Researching was drastically important, making every paper I made heavily based on research. Research is in fact the scientific method of writing and the way to make a certain topic clear with the support of citation. I started this class with the goal to further develop abilities in the essentials of university-level academic writing.
In They Say/ I say, Gerald Graff and Cathy Birkenstein informs the audience of the basic moves in academic writing through text, illustrations, and templates. Their main model in this book is they say/I say template, in which it helps writers to develop their arguments by paying attention to what others are saying, and engaging with a response. The authors goal is to demystify academic writing, and return it to its social and conversational roots. The authors want the writers to engage in the ideas of others. These concepts from this book, will help make a stronger, supportive argument.
She claims that the title and the introduction needs to tell the reader clearly what they are going to read. This opens the reader to the essay and the information in order to process the essay completely (Lunsford). She conveys that in the conclusion the writer needs to reevaluate the reader of the claim/ thesis. After that evaluate your sources in the paper, Lunsford suggests to organize all the sources In addition to drafting, the writer must proofread the essay to see if it needs improvement (Lunsford). She gives tips on proofreading the final draft before finalizing and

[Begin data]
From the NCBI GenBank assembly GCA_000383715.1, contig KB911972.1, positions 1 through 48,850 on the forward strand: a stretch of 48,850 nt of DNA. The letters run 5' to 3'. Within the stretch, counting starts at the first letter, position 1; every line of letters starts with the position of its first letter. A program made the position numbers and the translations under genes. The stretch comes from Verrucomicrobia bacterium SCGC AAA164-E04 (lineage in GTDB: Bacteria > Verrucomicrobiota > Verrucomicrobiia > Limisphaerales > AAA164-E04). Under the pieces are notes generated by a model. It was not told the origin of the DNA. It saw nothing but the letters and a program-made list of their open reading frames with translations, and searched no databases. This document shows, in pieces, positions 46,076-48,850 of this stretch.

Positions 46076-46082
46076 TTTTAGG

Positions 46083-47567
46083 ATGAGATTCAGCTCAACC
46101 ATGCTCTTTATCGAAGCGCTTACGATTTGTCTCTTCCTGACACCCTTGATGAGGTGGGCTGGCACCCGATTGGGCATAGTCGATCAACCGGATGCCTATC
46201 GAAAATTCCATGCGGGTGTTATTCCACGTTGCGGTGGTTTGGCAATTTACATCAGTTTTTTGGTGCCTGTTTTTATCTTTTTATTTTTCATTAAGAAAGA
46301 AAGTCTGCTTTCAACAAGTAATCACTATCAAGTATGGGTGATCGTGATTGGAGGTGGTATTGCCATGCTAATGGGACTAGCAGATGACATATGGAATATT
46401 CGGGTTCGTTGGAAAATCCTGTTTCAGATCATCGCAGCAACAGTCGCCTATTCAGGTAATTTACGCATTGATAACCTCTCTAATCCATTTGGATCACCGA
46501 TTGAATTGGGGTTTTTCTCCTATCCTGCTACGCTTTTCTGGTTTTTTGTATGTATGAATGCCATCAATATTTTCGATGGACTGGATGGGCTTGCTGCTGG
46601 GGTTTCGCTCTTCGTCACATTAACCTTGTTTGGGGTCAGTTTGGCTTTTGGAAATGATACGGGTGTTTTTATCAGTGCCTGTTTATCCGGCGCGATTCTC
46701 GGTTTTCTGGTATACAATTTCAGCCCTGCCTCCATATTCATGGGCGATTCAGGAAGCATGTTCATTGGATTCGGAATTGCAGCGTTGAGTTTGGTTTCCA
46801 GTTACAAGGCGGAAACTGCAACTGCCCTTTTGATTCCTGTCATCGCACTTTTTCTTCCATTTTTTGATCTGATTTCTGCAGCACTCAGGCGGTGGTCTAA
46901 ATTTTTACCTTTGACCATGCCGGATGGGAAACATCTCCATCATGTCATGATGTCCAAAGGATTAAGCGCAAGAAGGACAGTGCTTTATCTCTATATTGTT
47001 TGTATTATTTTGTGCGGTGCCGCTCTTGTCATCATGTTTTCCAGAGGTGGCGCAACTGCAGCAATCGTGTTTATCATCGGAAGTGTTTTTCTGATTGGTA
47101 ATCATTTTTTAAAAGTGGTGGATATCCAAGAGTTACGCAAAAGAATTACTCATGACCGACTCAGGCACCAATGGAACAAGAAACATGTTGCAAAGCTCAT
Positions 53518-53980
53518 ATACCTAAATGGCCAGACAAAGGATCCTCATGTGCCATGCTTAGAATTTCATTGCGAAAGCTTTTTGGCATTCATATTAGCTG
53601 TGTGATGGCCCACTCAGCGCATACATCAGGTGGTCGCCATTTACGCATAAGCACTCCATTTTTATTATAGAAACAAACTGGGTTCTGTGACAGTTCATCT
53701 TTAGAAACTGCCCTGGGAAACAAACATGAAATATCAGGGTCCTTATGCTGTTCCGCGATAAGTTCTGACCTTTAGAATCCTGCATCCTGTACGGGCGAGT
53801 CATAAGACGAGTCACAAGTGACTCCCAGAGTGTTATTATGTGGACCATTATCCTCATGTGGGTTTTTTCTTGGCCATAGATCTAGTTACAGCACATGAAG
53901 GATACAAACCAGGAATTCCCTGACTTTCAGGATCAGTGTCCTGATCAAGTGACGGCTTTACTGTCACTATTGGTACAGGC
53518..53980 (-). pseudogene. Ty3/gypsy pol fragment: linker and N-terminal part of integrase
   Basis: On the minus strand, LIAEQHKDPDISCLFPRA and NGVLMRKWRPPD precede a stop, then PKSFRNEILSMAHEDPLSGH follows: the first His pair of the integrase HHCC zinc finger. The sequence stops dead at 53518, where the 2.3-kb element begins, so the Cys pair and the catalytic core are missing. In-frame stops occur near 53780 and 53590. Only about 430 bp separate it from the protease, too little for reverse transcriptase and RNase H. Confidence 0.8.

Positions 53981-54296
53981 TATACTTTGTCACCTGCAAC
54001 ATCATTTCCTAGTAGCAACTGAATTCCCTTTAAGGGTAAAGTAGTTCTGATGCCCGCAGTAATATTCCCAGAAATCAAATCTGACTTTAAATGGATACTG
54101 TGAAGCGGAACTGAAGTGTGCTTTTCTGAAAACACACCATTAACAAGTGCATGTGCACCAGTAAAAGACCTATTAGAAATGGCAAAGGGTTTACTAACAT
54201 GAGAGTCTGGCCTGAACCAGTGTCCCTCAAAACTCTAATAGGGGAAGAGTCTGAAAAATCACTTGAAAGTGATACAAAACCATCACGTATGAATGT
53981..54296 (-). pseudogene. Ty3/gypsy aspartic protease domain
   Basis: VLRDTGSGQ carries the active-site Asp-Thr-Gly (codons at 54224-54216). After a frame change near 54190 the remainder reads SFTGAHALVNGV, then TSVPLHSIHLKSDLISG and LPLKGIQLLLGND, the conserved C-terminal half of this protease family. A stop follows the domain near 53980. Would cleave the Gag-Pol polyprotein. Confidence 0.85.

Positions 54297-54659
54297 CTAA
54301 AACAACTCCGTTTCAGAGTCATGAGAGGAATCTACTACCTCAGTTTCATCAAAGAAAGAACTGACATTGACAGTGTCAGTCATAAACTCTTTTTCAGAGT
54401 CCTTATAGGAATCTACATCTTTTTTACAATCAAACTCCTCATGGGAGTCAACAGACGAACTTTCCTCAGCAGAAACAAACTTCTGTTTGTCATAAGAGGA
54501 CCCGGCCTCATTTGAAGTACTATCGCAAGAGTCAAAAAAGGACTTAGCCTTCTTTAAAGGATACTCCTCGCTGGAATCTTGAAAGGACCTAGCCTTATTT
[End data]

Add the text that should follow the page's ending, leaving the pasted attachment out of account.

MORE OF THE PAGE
Project One For this assignment, I had to choose a scholarly or academic text from my own discipline and write an essay in which I analyze how well such text meets the needs of the rhetorical situation. I have picked a text written by Janet Brennan Croft, which is about characters and how they both evade and embrace faith. The scholarly article is called, Turin and Aragorn: Evading, and embracing fate, and I believe it does a great job at meeting the needs of the rhetorical situation. The audience of this Article is that of students and that of those who wish to understand Tolkien’s characters in more depth. This can be seen because Janet does not focus on the whole story revolving both characters, only their background.
While this question does deal more with vocabulary, making it more understandable that so few students answered it correctly; I decided to work in activities that would continue building our source analysis skills nevertheless. One way I did this was during our lesson covering the Plessy v. Ferguson court case. I had students read both a primary and a secondary source and then answer questions that tested not only their knowledge and comprehension skills with respect to the sources, but also their evaluation and application skills as well. In general, this pre-assessment allowed me to better understand where my classes stood with regards to the subject matter at hand. The knowledge I gleaned from this activity resulted in a more tailored and focused learning experience for my students which met them where they were instead of assuming what they did or didn’t know.
Students were able to successfully describe to why characters in a story each character is acts or thinks different. The next step was going over how to describe students viewpoints by focusing on the characters actions, how they feel, and what they see through the story. When reading the book, I insured to make pauses